Jennifer's Hamam Weaver at multi-pedal loom

Time to SAVE the Art!

Without action, the art of weaving will die in Turkey

Client demand for our quality means that taking steps to saving weaving are in order
Below is a brief overview of our plans

The tradition of Turkish weaving is still on the brink of extinction.

For centuries, the tradition of hand weaving was passed down from mother to child, transmitting this beautiful and endlessly useful art-form from generation to generation.

This invaluable tradition was interrupted 40+ years ago when industrial-made textiles started dominating the marketplace. Looms were no longer household items and the tradition of female weavers maintaining their teaching heritage began to die out.

Jennifer has made it her mission to breathe new life into this endangered art. She is committed to establishing an environment that will nurture and empower marginalized rural women to learn the skills of weaving, spinning and dying; while cultivating the next generation of teachers. The project will be open to everyone with an emphasis placed on saving these precious artisanal skills.

UPDATE: April 21, 2024

Excited to report that soil test show we have on average increased the organic matter of the soil to 1% (2022's soil test results were 0% organic matter on all levels). May not sound like much, but it means that every 10,000 square meters will be able to hold an extra 30,000 of litres of water compared to last year.


UPDATE: April 4, 2023

A Foundation application was submitted to the Turkish government March 2020. Due to Covid, the courts were shut down and the approval of the Foundation was delayed. We were eagerly awaiting approval; however, no news came. In the summer of 2022, when the news had still not arrived, we requested that the Turkish government locate our application. Between submission and 2022, the rules had changed and the responsibility to submit the application to the courts became our responsibility. Since August 2022, we have been searching for a lawyer that will take the submission forward, but have been unable to find one that has the required qualifications to do so.

Creating a Foundation would allow us to accommodate donations from those inspired by Jennifer's vision - a vision which embodies the values of co-operation, trust, passion and innovation to support dying artisanal skills, the local community & refugees, the local economies, underserved women in a environmentally sustainable fashion.

The original project idea was to purchase approx. 250-500 acres of land in middle Anatolia, allowing space for wooded areas, ponds and farmland. The farmland would be used to sustain the project both through the cultivation of organic foods and the production of natural materials to be used in spinning, dying and weaving. Committed to creating an environmentally sustainable corner of the world, permaculture philosophies would be applied to enrich the land and the community. Guests would be welcomed to visit and participate in all aspects of artisan and farm life.  Their part in ensuring that the project becomes self-sustaining would be momentous.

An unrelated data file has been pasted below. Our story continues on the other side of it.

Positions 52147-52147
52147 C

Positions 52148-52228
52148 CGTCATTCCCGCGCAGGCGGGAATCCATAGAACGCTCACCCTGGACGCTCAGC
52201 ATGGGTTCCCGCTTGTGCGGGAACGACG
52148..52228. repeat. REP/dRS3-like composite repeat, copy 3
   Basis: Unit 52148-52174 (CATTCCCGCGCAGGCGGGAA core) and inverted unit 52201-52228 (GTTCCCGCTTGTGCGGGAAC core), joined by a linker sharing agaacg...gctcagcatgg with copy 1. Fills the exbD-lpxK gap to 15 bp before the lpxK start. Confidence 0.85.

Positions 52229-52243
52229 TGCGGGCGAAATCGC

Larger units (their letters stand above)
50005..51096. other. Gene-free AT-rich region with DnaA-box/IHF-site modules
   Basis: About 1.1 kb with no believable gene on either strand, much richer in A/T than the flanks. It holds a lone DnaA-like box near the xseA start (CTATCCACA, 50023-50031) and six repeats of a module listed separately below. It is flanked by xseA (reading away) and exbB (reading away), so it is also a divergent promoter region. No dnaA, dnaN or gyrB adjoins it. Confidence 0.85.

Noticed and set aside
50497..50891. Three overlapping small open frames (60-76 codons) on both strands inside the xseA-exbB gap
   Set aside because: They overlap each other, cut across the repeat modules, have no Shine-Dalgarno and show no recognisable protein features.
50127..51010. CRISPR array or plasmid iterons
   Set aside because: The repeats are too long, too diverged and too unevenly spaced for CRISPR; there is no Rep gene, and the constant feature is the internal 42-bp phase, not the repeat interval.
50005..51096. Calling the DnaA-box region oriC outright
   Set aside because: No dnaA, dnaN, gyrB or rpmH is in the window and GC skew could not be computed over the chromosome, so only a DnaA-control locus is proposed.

Impatient with delays, Jennifer took it upon herself to move forward with her own funds. She purchased a 5 acre piece of land in January 2022.  This was the dawn of Evrim Farms. Evrim in Turkish means evolution.

The piece of land with mainly grapes and olives was poorly managed with countless chemicals by the previous owner. Jennifer has already started the transition to fully organic land management to restore and regenerate the soil.  

We are very proud to report that, in just one short year, we produced 3 tonnes of olives without any spraying or chemicals. The olives were cold pressed early in October 2022 and the results were excellent with a .61 acid level. Bottles are now for sale in the shop and showroom.

The 5 tonnes of Sultana grapes were picked last September, sun-dried, turned to raisins, and sold to a local buyer. Over the winter, we collected 6 different varieties of grape grafts that will be grafted later this spring to add diversity and variety to the vineyard.

Already this spring, we have planted many new fruit and nut trees to increase the diversity on the land. We have also seeded a host of flowers and plants that will help to attract pollinators and keep away the pests. The ground cover between the grapes and olives has really come along and includes more than 10 different kinds of wild greens for salads and 3 kinds for cooking. Mother Earth is healing herself at a much quicker rate than expected. We're very excited about the progress made in just one short year.

The plan is to continue to purchasing neighbouring lands and expand the area to approx. 25-30 acres. At that point, Jennifer will propose her project to the government to ask for permission to build structures that will accommodate a small weaving school. It will include space for those wishing to stay on the property to support the planet, sustainability, and artisanal craftsmanship. These steps will set us on the path to creating something unique that will benefit all, while saving the art of traditional weaving.

Although, this does not compare to Jennifer's much larger and ambitious dreams, she was anxious to start steps forward and not wait for the Foundation. If you would like more information regarding this project, or how you might assist in seeing the dream come to fruition, please contact Jennifer directly at: